49. The bid would also be discussed on a more informal basis between me, Mr Hunt, Jon Zeff, ****** and ****** on occasions when our paths would cross throughout the day. For example, they would come to my office to let me know about how matters were progressing (for example, if the consultation process was coming to an end or if Mr Hunt was planning to make a statement). They would also ask me if I could assist in resolving any sticky points, for example, the issue regarding redactions, and would seek my advice on non legal issues (what I would describe as presentational advice), for example, the issue of whether or not reports should be published. On those occasions I would advise them of News Corp’s position on the issues which I would have learned from the contact I received from Michel.

50. I was not asked to provide any formal written reports in relation to my contact with Mr Michel of News Corp and nor was I asked to advise Mr Hunt of Mr Zeff of anybody else, of the extent of the contact. However, I believe that Mr Hunt, Mr Stephes, Mr Zeff, ****** and ****** were all generally aware of my activites from a combination of the discussions at our meetings and our more informal contact, and as a consequence of emails which were sent to Mr Zeff and ****** direct, by Mr Michel, which I deal with below.

51. Even if other members of the Department did not know, precisely, the amount of contact I was receiving from Mr Michel, I do not believe that it could have been a surprise to anybody that Mr Michel was contacting me on a very regular basis. It was, of course, well understood that the bid was important to News Corp and that News Corp had a team of public affairs officials whose responsibility it was to obtain information about the progress of the bid and to advocate News Corp’s position as the bid progressed. As I has not received any specific instruction as to how I should deal with contact I received from News Corp. I approached the matter in the same way that I did in other projects with which I had been involved. As I have said, my style and approach was well known.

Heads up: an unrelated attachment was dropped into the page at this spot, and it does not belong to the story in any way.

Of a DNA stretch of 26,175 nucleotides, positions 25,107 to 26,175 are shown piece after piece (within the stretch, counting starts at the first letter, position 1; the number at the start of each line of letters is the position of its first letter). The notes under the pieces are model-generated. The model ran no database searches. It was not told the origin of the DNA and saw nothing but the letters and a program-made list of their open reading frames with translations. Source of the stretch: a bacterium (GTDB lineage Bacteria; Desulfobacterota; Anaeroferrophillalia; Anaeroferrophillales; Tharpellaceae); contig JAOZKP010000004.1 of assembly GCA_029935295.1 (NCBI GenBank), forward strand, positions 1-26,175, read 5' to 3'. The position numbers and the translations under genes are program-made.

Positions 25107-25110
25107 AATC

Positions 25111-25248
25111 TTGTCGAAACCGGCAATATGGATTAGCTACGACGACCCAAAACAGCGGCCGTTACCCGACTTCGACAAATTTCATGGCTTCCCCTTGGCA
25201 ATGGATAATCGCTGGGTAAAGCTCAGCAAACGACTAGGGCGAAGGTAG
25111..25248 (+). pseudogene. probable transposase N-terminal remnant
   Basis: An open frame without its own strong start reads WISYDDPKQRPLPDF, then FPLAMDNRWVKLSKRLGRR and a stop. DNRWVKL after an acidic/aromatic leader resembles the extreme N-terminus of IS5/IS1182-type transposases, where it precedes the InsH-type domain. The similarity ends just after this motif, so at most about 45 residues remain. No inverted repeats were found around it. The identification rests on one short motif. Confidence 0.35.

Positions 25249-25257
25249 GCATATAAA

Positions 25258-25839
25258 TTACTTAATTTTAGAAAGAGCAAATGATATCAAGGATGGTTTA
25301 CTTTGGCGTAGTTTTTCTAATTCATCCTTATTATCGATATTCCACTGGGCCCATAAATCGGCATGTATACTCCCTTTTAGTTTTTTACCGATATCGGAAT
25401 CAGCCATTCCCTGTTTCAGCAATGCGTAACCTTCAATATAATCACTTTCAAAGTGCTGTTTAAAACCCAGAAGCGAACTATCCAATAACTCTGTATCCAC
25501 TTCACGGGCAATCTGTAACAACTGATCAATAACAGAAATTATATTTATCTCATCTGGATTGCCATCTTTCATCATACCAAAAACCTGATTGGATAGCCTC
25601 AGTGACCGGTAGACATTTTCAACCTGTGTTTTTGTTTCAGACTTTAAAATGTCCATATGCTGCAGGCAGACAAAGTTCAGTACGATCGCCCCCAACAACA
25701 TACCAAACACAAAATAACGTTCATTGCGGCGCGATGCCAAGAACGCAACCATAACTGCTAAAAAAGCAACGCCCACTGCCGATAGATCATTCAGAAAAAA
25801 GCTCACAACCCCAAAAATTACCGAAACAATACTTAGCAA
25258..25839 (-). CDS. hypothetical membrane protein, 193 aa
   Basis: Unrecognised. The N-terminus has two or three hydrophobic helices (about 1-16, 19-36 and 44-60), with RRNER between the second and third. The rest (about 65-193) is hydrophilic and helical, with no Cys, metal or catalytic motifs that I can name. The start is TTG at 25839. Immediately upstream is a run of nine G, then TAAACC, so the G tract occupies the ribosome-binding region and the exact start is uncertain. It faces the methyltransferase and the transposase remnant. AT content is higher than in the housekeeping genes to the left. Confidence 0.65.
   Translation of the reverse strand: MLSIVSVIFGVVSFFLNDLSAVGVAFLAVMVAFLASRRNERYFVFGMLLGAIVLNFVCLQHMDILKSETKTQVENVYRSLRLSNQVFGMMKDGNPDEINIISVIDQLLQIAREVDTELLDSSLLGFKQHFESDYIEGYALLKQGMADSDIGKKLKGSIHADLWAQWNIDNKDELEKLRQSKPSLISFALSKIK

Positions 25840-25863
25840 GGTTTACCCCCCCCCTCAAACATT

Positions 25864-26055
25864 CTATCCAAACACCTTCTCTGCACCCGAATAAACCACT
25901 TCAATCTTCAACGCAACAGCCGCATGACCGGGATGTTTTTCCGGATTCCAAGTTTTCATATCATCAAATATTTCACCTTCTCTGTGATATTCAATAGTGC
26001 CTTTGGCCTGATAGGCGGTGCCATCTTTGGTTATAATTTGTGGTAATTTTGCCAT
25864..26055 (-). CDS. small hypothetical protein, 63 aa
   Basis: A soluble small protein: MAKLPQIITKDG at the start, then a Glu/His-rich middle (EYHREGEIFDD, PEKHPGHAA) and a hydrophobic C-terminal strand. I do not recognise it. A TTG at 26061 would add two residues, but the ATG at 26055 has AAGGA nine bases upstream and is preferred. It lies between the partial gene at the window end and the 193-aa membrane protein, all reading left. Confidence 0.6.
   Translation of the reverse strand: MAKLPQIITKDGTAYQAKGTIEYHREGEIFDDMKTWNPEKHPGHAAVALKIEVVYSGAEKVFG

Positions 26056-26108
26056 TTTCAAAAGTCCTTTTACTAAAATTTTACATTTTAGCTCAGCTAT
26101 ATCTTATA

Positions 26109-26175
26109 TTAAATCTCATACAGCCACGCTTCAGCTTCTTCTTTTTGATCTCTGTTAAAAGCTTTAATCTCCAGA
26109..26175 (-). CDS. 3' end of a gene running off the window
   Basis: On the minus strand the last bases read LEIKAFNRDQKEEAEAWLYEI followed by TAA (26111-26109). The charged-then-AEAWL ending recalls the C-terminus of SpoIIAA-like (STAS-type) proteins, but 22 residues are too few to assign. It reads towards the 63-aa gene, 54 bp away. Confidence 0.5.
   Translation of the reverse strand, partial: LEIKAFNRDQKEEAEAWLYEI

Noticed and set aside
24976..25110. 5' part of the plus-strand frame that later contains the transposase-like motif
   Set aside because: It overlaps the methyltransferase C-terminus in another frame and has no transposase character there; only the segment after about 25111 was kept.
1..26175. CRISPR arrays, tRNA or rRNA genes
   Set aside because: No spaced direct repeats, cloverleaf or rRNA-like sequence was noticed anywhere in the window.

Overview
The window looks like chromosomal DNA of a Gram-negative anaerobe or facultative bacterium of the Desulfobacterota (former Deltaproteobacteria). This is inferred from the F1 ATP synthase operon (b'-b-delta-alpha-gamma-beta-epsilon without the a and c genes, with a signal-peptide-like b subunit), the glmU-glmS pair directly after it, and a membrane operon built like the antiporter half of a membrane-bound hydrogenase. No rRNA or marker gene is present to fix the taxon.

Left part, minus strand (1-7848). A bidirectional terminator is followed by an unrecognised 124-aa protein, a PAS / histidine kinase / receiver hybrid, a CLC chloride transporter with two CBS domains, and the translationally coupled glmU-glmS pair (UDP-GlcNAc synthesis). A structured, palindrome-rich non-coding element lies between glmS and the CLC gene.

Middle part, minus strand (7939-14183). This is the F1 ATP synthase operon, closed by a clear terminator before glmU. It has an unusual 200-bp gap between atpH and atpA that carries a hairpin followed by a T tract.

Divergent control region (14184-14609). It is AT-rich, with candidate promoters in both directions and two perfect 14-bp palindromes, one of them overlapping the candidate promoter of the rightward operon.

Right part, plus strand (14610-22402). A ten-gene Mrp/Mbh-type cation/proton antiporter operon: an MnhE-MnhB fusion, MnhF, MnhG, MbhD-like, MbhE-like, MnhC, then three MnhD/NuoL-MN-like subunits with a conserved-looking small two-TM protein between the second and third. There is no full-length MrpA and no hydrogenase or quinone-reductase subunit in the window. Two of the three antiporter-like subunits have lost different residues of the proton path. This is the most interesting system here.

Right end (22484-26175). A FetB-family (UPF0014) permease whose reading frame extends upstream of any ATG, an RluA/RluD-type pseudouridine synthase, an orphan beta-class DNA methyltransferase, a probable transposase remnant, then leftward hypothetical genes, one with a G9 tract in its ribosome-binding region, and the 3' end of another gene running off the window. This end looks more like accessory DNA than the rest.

52. In terms of the information that I relayed to Mr Michel, again, I received no specific instructions as to whether of not there were any limits to the types of information which I could provide. I deal with the information I provided in detail in the next section of my witness statement. In general terms, I was not personally involved with the discussions between Ofcom, the OFT and News Corp. For example, save for one telephone call which I received from Ed Richards, of Ofcom and the official meetings I had with Mr Hunt, I hadno contact with either Ofcom or the OFT. I was more familiar with issues relating to the process and as a result of the frequent contact I received from him, I would advise Mr Michel on such matters regularly. My knowledge of the process was derived from my understanding of the provisions and requirements of the Enterprise Act 2002 and from inormation which was provided to me by other members of the department.

57. The emails also demonstrate that other key members of the Department were aware of the nature of the contact which I was receiving from Mr Michel. At no time did any individual express concern about the level of my involvement or provide any guidance about the way in which I should be responding to the contact I was receiving from Mr Michel.